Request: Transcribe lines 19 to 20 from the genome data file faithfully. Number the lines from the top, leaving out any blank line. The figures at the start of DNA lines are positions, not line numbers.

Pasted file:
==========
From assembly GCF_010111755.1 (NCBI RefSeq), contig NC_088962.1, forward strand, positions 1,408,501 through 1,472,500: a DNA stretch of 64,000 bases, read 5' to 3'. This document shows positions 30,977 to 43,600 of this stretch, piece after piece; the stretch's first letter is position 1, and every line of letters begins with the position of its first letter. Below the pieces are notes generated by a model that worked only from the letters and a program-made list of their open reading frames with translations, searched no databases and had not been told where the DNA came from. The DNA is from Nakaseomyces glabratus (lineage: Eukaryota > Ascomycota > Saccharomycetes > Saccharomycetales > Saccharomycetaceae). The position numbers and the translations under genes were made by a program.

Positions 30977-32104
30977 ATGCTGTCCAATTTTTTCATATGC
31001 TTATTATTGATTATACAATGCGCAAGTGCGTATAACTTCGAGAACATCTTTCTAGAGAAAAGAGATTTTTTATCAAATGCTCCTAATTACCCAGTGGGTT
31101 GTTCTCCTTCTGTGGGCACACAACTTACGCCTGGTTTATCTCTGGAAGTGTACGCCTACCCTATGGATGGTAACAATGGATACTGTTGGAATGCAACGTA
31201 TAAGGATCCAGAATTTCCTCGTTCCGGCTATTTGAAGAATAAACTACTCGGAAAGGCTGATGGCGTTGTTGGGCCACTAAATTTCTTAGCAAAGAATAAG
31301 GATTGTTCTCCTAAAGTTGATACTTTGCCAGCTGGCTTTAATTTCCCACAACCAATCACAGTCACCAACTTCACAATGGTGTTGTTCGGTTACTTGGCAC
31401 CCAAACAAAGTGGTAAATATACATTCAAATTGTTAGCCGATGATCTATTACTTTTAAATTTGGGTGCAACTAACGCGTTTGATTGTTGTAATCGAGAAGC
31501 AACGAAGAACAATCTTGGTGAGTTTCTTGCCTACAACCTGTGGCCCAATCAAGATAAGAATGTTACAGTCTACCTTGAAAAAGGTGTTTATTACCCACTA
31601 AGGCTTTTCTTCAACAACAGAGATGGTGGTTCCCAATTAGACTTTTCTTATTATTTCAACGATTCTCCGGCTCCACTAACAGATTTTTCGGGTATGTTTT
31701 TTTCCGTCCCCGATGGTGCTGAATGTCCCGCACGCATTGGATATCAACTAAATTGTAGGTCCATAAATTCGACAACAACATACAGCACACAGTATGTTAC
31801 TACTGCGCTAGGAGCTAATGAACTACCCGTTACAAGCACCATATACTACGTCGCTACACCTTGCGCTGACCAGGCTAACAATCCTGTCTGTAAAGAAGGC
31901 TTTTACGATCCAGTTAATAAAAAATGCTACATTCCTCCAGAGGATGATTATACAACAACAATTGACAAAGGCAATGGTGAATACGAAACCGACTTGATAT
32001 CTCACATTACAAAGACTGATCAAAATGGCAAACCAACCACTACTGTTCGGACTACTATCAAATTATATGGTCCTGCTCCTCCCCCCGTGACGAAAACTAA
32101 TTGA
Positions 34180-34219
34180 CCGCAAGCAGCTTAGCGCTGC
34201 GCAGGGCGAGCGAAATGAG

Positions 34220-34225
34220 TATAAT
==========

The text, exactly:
Positions 34220-34225
34220 TATAAT